If dogs ruled the world, there would be a lot more poop around. It is distasteful to us, but to a dog , fascination with pee and poop isn’t being vulgar or disgusting! Dogs live by their noses and to a dog there are no “bad” smells — only smells that give more or less information. And I suspect the “smellier” the smell, the more info there is to smell!
So that’s why a polite greeting in dogdom is butt sniffing. I saw a cartoon many years ago that summed it up. An adult dog was speaking to a puppy with two other adult dogs in the background. The adult dog said something like, “Junior, I raised you to be polite! You go right on over to the Fidos and smell their butts!”
That’s why dogs want to sniff our crotches. It’s a polite, non-threatening greeting and tells them a lot about us! Dogs get a lot of info about another being from their backside; residual pee, poop, farts, anal glands, the whole works. Apparently, dog’s noses are so good that they can tell health, reproductive status, dominance level and a bunch of other things just from sniffing you-know-what.
That’s also why dogs like to stop and sniff and mark objects on a walk. They are reading “pee mail” and sending their own messages. Dogs poop on walks to lay claim to territory. When they scratch backwards near the pile, they aren’t trying to cover it up (like a cat would do) but creating “markers” pointing the way to their “deposit!” Some dogs, mine included, seem to scratch not just to mark the spot, but to throw the poop over a greater distance. I wonder if this is deliberate, or just a by-product of over-enthusiastic scraping?
When I have a lot of dogs boarding or here for daycare, I make sure I pick up the poop several times a day. I think it relieves some stress because the yard smells less like multiple dogs are claiming it. I also find that when I’m using the ole poope-scooper, the other dogs seem to mirror me and sniff around, not paying a great deal of attention to each other. According to many dog experts, mirroring behavior is a sign of acceptance and pacification to other dogs. And dogs tend to mirror what the leader is doing. So maybe I’ve accidentally accessed poop power without leaving my own deposits!
When it comes time to get a dog, almost everyone (I did myself) seems to want a puppy. After dealing with mine and coaching lots of people through the upheaval and training of theirs, I really wonder WHY!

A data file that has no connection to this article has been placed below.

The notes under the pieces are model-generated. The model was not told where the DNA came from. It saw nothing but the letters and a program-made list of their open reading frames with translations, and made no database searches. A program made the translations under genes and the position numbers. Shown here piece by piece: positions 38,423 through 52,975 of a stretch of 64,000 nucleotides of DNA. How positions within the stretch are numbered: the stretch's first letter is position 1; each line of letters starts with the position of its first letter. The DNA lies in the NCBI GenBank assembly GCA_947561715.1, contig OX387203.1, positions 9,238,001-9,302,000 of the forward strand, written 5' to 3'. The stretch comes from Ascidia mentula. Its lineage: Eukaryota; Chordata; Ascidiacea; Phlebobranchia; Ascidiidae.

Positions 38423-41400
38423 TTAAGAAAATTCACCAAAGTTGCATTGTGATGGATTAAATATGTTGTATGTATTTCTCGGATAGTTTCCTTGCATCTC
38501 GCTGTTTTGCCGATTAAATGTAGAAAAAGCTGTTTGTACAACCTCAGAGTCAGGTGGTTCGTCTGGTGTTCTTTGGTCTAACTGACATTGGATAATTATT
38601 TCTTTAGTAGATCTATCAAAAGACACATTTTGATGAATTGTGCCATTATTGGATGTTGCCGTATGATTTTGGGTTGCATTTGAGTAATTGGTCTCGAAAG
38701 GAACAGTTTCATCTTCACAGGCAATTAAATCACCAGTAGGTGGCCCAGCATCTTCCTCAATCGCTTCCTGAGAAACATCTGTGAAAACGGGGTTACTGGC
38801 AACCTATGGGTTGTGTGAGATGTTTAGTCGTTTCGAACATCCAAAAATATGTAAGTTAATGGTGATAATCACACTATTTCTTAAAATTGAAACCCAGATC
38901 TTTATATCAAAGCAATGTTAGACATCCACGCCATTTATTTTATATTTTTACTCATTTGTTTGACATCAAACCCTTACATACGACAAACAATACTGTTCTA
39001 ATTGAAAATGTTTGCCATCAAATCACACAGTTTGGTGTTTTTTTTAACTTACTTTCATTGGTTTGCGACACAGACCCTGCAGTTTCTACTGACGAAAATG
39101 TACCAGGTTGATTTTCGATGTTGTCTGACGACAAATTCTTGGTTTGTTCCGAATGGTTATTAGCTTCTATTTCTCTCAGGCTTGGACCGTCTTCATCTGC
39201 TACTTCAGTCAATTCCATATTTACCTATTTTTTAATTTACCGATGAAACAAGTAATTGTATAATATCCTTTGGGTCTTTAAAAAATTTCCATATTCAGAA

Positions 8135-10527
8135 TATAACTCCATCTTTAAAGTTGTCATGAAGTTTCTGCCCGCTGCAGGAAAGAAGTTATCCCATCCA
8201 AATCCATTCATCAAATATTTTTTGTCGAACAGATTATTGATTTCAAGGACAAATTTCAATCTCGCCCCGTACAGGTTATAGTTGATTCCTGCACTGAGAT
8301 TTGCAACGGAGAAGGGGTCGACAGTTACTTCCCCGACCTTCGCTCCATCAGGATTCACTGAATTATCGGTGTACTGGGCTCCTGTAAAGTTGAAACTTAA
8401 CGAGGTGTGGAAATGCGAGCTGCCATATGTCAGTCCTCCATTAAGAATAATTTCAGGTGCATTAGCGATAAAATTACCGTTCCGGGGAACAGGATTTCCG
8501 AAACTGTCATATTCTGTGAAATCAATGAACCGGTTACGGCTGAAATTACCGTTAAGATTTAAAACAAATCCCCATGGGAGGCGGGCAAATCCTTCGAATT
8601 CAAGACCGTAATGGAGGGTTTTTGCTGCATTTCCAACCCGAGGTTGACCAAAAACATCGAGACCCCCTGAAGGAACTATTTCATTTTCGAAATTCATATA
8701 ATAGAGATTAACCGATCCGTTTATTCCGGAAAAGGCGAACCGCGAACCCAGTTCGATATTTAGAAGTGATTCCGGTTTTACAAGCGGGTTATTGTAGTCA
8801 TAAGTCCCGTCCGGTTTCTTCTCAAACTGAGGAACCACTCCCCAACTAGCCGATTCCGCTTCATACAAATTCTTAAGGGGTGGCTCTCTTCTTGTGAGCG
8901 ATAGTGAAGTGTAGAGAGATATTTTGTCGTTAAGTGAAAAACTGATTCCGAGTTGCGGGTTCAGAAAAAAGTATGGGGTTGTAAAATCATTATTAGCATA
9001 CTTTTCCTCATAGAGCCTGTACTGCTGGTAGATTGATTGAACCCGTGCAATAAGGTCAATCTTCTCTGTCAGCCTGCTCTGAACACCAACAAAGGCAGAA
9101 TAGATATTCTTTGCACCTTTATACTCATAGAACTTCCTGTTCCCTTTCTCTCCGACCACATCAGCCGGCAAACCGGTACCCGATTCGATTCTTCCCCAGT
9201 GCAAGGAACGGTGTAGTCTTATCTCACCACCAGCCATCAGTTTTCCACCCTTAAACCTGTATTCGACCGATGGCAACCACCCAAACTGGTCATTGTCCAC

Yes, they’re cute as the dickens. All puppies have that blunt-faced, waddling baby-ness that our DNA is programmed to find adorable and which pushes our “nuture” buttons. However, we humans are supposedly thinking creatures that should be able to project a reasonable forecst of what bringing a baby canine into our household will mean. Even without previous experience, common sense should allow us to calculate that our lives are going disrupted by that wiggling bundle of cuteness for about a year!
Now, a year really isn’t very long, and training a puppy really isn’t very hard — it just takes a lot of effort and energy. It leaves very little energy for other things that we’re used to being able to do. A puppy in the house doesn’t allow for crashing in front of a TV every night — right when most puppies get an insane burst of energy affectionately known as the puppy crazies! A puppy in the house doesn’t allow for much sleeping in, unless you want to get up to a puddle! A puppy in the house doesn’t allow us to continue those untidy habits of leaving our shoes and other favorite things strewn about in comfortable disarray!
In fact, having a puppy in the house means nearly 24-hour attention. It means arranging our schedules around the needs of the little fluff-balls. It means re-arranging the entire house to make sure the puppy stays safe. It means finding time in our busy lives to teach her manners and how to be well-behaved. It means getting up off our comfortable bottoms and making sure that live wire gets enough walks and play sessions to tire her out — or nobody will sleep!
Too many kennels in too many shelters are filled with too many dogs 6 months to 16 months of age. These are the growing puppies whose owners couldn’t find the time in their busy schedules to give them the attention they needed. Who assumed puppies were as easy to potty train as kittens. Who remembered the good manners of their old dog and forgot that it took a lot of work to teach her those manners.
Puppies are precious. Puppies pull at our heart-strings. Puppies might WANT to please us, but they can’t guess how to do that. Like children, they must be carefully taught — which takes TIME! Please don’t purchase a puppy from anyone but a breeder that asks you dozens of questions about where and how and when you’re going to care for the dog. Please consider adopting an adult dog that will still require attention, exercise and a little training, but won’t have the voracious needs of a baby dog. Please find a professional to help you if you find your puppy (or adult dog) in behavior that you are not able to control or train on your own. Your puppy deserves no less.